With the rod 8 undeflected, no stress is developed in the sections 4 and 4. Assuming a displacement to the left as viewed in FIG. 1, the displacement of rod 8 is transmitted to the root 4a. No net force is exerted at the end of the rod where it joins the link at 7. Thus, no bending moment is imposed on the rod 8 of the linkages 6 and 7. Rod 8 thus need not be guided to move in a straight line. Because rod 8 has an absence of a net force at the junction perpendicular to the arms of 8, no substantial moment is exerted on 8 on deflection of the beam. The upper surface of the wedge section 4 is placed in tension and the upper surface of the wedge section 4 is placed in compression with stress reversal occurring at 5 where the stress passes through zero. The gages 17 and 17' are increased in electrical resistance, while the gages 16 and 16' are decreased in electrical resistance. When the bridge into which they are connected is energized by the application of a voltage, a voltage unbalance is developed in the bridge which is at the outputs of the corners which is proportional to the displacement of the rod 8.
FIGURES 4 and 5 illustrate an adaptation of the transducer to a pressure gage. The corrugated diaphragm in FIG. 4 is a force collector responsive to the pressure which may be applied to the pressure adapter 25.
An alternative form is shown in FIG. 5, where the rod 8 is attached to a machined diaphragm 28 formed integrally with the diaphragm ring 27. The diaphragm is spaced at 29 from the stop ring 21 as described above. All other parts of the transducer have the same structure as the similarly numbered parts in FIG. 1.
As was stated previously, since there is no bending moment imposed on the force member, it is not necessary that the force member be either rigid or guided in its motion.
FIG. 6 illustrates the application of my invention in which the force summing member has substantially no rigidity but in which the line of application of the force passes through the region of stress reversal. The construction is the same as shown in FIGS. 1 through 5.
All elements which bear the same numbers are the same in all figures.
The features which are different are that, in place of the rod 8, the rod and the diaphragm 10, support 101 is positioned in a bore in 7 of the L-link, so that the axis of the support extends perpendicular of the median plane at 5 and intersects the median plane in the region of stress reversal. The chain 102, or other flexible member, is connected to the support 101, and the Weight 103 is suspended from 102. The gravitational vector extends through the chain and axially through the support 101 and the bore in which it is positioned.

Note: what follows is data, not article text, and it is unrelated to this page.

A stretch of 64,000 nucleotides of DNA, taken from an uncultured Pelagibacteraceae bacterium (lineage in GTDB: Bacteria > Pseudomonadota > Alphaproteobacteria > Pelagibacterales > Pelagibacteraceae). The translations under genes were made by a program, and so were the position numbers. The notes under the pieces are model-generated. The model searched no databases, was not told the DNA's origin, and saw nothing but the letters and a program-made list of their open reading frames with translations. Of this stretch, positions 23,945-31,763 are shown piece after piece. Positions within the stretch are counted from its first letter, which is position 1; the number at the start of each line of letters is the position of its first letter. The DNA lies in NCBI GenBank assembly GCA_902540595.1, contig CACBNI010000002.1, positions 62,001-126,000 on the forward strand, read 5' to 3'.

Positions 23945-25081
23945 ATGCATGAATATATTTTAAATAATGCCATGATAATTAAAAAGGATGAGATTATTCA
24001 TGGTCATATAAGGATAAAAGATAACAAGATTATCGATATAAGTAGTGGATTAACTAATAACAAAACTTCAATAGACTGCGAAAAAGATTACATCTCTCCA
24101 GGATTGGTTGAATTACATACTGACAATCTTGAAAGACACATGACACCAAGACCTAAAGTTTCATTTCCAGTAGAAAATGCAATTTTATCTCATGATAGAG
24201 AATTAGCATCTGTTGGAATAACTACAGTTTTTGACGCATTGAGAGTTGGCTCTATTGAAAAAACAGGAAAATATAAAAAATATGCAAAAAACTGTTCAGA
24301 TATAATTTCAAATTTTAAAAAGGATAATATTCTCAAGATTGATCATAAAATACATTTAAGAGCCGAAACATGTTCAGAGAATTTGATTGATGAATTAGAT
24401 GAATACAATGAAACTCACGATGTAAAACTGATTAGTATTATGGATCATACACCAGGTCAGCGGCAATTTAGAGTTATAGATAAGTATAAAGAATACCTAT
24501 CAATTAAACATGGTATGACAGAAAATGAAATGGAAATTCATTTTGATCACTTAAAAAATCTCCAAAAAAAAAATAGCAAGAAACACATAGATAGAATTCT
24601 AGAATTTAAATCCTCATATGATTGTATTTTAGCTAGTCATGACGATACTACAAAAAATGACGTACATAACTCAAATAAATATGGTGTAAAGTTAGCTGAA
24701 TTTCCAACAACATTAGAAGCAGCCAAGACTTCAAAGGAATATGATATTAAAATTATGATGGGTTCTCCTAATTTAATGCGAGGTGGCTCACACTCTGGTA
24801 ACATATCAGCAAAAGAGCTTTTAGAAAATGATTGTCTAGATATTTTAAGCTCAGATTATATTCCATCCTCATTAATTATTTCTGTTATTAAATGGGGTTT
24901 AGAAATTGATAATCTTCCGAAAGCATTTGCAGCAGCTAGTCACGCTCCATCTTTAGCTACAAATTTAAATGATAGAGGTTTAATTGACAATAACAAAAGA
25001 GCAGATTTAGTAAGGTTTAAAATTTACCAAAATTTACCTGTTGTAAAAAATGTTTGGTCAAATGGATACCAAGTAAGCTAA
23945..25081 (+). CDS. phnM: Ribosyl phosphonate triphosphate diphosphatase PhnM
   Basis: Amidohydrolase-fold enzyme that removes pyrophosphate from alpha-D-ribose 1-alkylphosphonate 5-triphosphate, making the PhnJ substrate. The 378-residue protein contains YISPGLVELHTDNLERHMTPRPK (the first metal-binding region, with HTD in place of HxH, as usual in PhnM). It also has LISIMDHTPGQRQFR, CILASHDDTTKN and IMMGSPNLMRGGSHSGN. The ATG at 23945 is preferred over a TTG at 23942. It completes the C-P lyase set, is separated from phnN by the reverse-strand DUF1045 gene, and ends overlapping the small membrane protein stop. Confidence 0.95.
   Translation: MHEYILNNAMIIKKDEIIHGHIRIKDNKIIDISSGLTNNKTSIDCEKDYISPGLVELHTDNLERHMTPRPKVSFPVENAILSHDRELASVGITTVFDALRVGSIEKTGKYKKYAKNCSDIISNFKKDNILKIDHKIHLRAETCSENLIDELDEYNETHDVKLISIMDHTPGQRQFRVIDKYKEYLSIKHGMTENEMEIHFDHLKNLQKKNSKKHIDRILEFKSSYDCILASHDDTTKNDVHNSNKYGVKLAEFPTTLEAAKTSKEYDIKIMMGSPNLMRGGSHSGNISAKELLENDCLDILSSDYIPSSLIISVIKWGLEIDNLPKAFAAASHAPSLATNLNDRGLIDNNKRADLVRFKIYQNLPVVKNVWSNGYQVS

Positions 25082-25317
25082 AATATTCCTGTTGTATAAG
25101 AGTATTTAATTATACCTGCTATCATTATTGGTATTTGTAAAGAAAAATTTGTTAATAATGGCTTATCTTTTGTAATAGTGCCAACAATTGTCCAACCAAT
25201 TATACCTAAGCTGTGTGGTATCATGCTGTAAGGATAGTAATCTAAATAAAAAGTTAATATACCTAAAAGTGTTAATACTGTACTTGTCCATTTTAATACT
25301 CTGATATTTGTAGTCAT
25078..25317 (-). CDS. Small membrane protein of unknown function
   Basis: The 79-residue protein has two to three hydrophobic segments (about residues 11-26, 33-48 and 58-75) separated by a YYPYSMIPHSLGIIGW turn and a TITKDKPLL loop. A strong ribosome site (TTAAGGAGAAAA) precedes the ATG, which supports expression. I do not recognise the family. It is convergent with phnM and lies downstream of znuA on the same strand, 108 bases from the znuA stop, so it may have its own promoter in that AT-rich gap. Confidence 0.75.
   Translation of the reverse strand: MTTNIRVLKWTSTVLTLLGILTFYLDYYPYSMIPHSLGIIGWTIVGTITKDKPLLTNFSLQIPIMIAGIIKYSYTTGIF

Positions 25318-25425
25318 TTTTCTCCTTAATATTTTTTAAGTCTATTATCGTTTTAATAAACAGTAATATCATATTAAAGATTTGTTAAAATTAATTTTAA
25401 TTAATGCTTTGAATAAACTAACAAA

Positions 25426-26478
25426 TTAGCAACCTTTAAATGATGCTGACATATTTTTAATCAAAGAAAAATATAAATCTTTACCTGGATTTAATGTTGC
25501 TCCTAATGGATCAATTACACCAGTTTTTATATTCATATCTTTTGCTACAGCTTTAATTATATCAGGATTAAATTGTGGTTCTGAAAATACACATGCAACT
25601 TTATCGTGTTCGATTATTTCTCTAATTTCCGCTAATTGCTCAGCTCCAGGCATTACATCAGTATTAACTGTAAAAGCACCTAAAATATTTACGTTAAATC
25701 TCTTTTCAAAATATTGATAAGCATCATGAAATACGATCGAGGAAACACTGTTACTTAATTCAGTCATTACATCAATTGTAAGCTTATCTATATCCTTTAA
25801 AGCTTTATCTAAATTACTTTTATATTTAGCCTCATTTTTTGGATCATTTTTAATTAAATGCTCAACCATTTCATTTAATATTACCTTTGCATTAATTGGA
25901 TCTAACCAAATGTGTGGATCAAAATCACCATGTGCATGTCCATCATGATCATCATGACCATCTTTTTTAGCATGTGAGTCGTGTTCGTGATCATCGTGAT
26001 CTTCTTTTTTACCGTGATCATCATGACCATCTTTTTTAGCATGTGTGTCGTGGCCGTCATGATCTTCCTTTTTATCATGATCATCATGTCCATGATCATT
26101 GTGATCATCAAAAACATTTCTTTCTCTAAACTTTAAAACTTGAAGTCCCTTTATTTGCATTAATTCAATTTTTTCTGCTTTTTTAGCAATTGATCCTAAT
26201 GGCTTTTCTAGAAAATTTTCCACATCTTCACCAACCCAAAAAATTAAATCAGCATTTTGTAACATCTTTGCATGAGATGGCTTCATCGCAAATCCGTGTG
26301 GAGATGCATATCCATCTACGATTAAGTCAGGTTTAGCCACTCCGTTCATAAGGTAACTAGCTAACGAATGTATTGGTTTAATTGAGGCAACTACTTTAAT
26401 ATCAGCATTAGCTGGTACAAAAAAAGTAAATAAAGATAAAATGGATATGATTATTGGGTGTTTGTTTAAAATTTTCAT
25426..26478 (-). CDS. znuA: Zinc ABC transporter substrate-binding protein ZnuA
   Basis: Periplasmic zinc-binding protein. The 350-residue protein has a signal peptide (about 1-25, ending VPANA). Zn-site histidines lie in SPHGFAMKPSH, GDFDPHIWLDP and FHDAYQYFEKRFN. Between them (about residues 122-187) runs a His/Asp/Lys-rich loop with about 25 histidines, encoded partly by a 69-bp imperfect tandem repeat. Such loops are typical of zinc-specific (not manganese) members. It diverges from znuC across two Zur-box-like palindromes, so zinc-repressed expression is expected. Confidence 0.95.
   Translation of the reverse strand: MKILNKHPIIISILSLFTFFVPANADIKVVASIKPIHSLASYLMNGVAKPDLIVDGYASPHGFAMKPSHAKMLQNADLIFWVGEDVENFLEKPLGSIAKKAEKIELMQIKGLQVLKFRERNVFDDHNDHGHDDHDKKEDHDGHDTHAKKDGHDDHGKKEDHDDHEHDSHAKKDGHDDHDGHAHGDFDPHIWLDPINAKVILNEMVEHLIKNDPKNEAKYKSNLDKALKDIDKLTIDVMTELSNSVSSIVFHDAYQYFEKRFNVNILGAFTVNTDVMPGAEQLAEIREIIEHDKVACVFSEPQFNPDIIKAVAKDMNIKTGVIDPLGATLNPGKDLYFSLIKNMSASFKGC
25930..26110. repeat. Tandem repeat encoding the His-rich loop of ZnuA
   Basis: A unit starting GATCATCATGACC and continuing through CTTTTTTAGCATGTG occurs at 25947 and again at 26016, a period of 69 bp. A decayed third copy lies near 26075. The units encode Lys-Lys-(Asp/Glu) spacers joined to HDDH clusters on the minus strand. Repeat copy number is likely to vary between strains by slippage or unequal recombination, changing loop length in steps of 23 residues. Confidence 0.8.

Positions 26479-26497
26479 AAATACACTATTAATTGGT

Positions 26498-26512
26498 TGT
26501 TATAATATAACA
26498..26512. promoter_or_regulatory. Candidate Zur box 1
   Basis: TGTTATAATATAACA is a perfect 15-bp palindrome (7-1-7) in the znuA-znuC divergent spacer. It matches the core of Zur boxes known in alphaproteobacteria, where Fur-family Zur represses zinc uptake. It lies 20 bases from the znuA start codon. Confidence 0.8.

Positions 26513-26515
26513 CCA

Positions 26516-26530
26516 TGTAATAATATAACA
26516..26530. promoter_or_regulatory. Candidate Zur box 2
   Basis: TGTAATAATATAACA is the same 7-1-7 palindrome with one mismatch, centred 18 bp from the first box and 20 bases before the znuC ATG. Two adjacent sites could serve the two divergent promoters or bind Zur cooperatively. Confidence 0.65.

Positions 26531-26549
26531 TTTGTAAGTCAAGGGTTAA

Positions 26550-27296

The stress reversal and the functions described above for the forms of FIG. 1 to FIG. 5 are equally applicable to the form shown in FIG. 6.
While I have described particular embodiments of my invention for the purpose of illustration, it should be understood that various modifications and adaptations thereof may be made within the spirit of the invention, as set forth in the appended claims.
1. A flexure for a transducer, said flexure comprising a beam with a support at one end of the beam, said beam at said end fixedly connected to said support, the other end of said beam being free to deflect, a force-transmitting member, a linkage connecting said other end of said beam to the said force-transmitting member, the stresses in said beam reversing at a stress reversal region intermediate the end-s of said beam, and means including said forcetransmitting member to apply a force at said link, the line of said force application intersecting said beam at the region of stress reversal.
2. The flexure of claim 1, said beam at said stress reversal region having a reduced cross section.
3. The flexure of claim 1, said beam being in the form of two divergent wedge sections with the minimum section at said stress reversal region.
4. The flexure of claim 1, in which the line of application of the force extends perpendicular to the median plane of the beam at the stress reversal region.
5. The flexure of claim 4, said beam at said stress reversal region having a reduced cross section.
6. The flexure of claim 4, said beam being in the form of two divergent wedge sections with the minimum section at said stress reversal region.
7. The flexure of claim 1 in which said link is a rigid depending L-shaped link, said force transmitting member connected to said link at a region spaced from said free end.
8. The flexure of claim 7, said beam at said stress reversal region having a reduced cross section.
9. The flexure of claim 7, said beam being in the form of two divergent wedge sections with the minimum section at said stress reversal region.
10. The flexure of claim 7, in which the axis of said force-transmitting rod is perpendicular to the median plane of the beam at the region of stress reversal.
11. A transducer comprising a flexure, said flexure comprising a beam, a support at one end of said beam, said beam at said end supported and being fixedly connected to said support, a force transmitting rod, a linkage connecting the other end of said beam to said force transmitting rod, the axis of said force transmitting rod extending substantially perpendicular to the median plane of said beam, said beam undergoing a stress reversal at an intermediate region of said beam, said axis of said rod aligned to pass through said stress reversal region, one pair of strain sensitive filaments bonded to one side of said beam at one side of said stress reversal region and a second pair of strain sensitive filaments bonded to the said side of said beam on the other side of said stress reversal region.
12. The transducer of claim 11, said beam at said stress reversal region having a reduced cross section.
13. The flexure of claim 11, said beam being in the form of two divergent wedge sections with the minimum section at said stress reversal region.
14. The transducer of claim 11, in which said link is a rigid L-shaped link and said rod is connected to said link at a region spaced from said free end.
15. The transducer of claim 14, said beam at said stress reversal region having a reduced cross section.
16. The transducer of claim 14, said beam being in the form of two divergent wedge sections with the minimum section at said stress reversal region.
References Cited UNITED STATES PATENTS 2,359,245 9/1944 Ritzmann 338-5 2,772,569 12/1956 Ruge 338-4 3,004,231 10/1961 Laimins 73-141 3,022,672 2/ 1962 Dimeif et al. 338-36 3,161,061 12/1964 Ames 338-2 3,161,844 12/1964 Kabell 338-2 3,168,718 2/1965 Swartz et al. 338-4 3,269,184 8/1966 OConnor 338-4 3,277,698 l0/1966 Mason 338-2 RICHARD M. WOOD, Primary Examiner. W. D. BROOKS, Assistant Examiner.